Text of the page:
13 October 2014

Guns, Roses and Gangsters Gone Wrong

Tamanchey, like Revolver Rani from earlier this year, makes a half-baked attempt at an atypical gangster heroine. But in both, the desi dominatrix on overdrive exposes the limits of male fantasy.

Richa Chadda in Tamanchey, 2014.

Kangana Ranaut in Revolver Rani, 2014.

Tamanchey, one of several smallish films that released at the box office this week, features Richa Chaddha and Nikhil Dwivedi as two hoods who meet while on the run from the cops and end up getting involved. In one of the interviews before the film's release, the film's makers insisted that the film should not be seen as another Bunty Aur Babli, because these two aren't cons - they're criminals. 

They certainly are. Chadda's character, who goes by the slightly masculine name of Babu, is the girlfriend and associate of a lethal Jat known as Rana Tau. They run a 'business' of supplying drugs across the NCR. Dwivedi's character, Munna Mishra, works as a professional deliverer of threats for a big man, until he inveigles his way into Tau's gang and moves with alacrity into drug dealing and bank robbery. 

Tamanchey tries hard to bring us atypical protagonists -- a foul-mouthed heroine with plenty of experience, in every sense of the term, and a Bihari hero who shunts sulkily between his miffed male pride and his unwilling status as sexual ingenue who can't help but admire this "parkati". There's an attempt at giving the characters nuance based on their language -- Munna's exaggerated Purabiya lilt and Babu's largely superfluous use of English words to impress the (non-English-speaking) Munna - but that's as deep as Navneet Behal's characterising skills go. For the rest, it seems, surface outfitting will have to do. So Munna gets loud printed shirts and red trousers to announce his poor boy flashiness, while Babu gets various cleavage and thigh-revealing outfits to tell us how brazen she is. But their insane inappropriateness in a villain's den where everyone else is most soberly clad helps catapult the film into gangster's moll territory of a previous Hindi movie era. (That era is also evoked by the RD Burman song from Mahaan, 'Pyar mein dil pe maar le goli', which has been revived in a Bappi Lahiri version as the title song, and perhaps unwittingly -- by the cops who arrive at the very end of the nth bank robbery and proceed to be out-shot and outwitted by our anti-heroic couple). Though one can very dimly glimpse where they wanted to go with the deliberate 'crude cool', the direction is too erratic to get this film even a quarter of the way there. On one hand, it is far from the superbly realized comic caper of Bunty Aur Babli, on another, it fails to get within spitting distance of the Tarantinoesque.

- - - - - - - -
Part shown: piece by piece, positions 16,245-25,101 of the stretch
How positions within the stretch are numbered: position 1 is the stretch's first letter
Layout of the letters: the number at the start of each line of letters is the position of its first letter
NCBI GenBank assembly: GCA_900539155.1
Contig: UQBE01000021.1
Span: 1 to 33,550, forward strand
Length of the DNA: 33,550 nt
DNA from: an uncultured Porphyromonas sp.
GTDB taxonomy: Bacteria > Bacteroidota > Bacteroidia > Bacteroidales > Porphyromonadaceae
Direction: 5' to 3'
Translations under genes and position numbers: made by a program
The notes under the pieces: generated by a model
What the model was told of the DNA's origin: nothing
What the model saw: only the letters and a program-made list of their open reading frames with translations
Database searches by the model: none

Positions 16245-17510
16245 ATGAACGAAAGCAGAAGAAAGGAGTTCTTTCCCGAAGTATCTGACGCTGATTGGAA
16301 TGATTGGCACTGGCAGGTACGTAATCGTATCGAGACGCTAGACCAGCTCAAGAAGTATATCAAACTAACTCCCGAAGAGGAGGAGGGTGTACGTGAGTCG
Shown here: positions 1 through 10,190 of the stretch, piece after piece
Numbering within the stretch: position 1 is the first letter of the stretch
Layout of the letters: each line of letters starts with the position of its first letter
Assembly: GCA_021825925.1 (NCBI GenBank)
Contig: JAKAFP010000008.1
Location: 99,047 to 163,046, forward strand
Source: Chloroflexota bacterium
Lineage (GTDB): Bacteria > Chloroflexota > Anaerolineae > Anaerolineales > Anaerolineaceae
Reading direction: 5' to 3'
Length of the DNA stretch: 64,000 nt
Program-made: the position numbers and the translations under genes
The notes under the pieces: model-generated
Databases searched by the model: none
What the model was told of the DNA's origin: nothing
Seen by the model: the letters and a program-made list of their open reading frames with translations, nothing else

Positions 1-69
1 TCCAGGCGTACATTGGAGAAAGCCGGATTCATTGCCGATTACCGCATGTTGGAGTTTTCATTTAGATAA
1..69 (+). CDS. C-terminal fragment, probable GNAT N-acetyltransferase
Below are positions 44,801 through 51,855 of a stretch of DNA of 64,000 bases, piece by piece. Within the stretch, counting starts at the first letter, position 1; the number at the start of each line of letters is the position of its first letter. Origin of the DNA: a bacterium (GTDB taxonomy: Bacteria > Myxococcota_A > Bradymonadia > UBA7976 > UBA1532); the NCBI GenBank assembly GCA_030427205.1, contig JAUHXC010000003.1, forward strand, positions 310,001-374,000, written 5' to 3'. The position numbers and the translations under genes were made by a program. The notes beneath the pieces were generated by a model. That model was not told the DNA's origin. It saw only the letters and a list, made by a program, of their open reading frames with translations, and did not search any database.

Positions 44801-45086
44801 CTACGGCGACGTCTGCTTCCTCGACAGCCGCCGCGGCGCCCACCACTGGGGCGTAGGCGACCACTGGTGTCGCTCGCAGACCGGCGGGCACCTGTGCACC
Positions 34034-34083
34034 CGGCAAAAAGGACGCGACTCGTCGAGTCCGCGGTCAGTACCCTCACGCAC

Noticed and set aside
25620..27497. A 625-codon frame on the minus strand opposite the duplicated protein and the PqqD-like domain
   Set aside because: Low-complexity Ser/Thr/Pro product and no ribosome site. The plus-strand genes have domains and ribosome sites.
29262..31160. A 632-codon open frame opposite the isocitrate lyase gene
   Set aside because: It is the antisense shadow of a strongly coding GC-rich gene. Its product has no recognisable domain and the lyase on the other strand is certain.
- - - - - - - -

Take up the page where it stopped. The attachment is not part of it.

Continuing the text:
What it did remind me of is Revolver Rani. Directed by Sai Kabir and produced by Kabir's guru Tigmanshu Dhulia, that film's USP was another foul-mouthed, violent, gun-toting young woman. "I love phasion, phun, aur gun", she announces in what is supposed to be Bhind-Morena's special brand of Hinglish. Kangana Ranaut's portrayal of a new-age dacoit-cum-politician might be imagined as being a tongue-in-cheek updating of the one real-life female dacoit-cum-politican we've had from the Chambal badlands: the ill-fated Phoolan Devi. If only it weren't so absolutely clear that the gun-slinging Alka Singh of the insatiable sexual appetite and spiky bustiers -- just like Richa Chadda's trigger-happy and libidinous Babu -- is pure male fantasy. 

Both Revolver Rani and Tamanchey have half-baked plots and badly written scripts, dispensing with characters' backgrounds in two-minute sob-stories while trying to distract us with dialogue-baazi. Both lay claim to a sense of place, but are too inept to do anything but flag their failures. Ranaut and Chadda, both having proved their considerable talent in other films, fail miserably to keep these rudderless ships afloat. 

All they're riding on is the 'innovation' of man-eating heroines who pick men as objects of lust, not love. Alka Singh, in one of the film's more successful scenes, picks Vir Das as winner of an underwear modelling contest. In the tradition of big men through the ages, she then gives him the privilege of sleeping with her and then pretty much keeps him captive as toy boy, making grand plans to make a movie "for him" while occasionally feeding him weird local delicacies that will keep him virile enough to service her. Babu in Tamanchey isn't quite as demanding, but she is certainly the only one allowed to make the moves. She slaps Munna when he tries his luck, though later thaws enough to succumb to a roll in the hay (er, in the tomatoes) before abandoning her sleeping conquest to return to her gang. The girl, true to this tough-as-nails characterisation, is initially completely unaffected by their drunken sexcapade; it is the boy who does the post-coital coyness of "Hum tumse I love you karte hain" and follows her all the way to gangland. 

But the gender role reversals that are meant to power both films fizzle out astoundingly fast. Alka becomes obsessed with raising a baby, and Babu, too, reveals that her thick gangster skin hides a girl who's been dying to play housewife. Clearly, that's where even the most libidinous Indian male fantasy ends.

A version of this was published as my Mumbai Mirror column last Sunday.

No comments: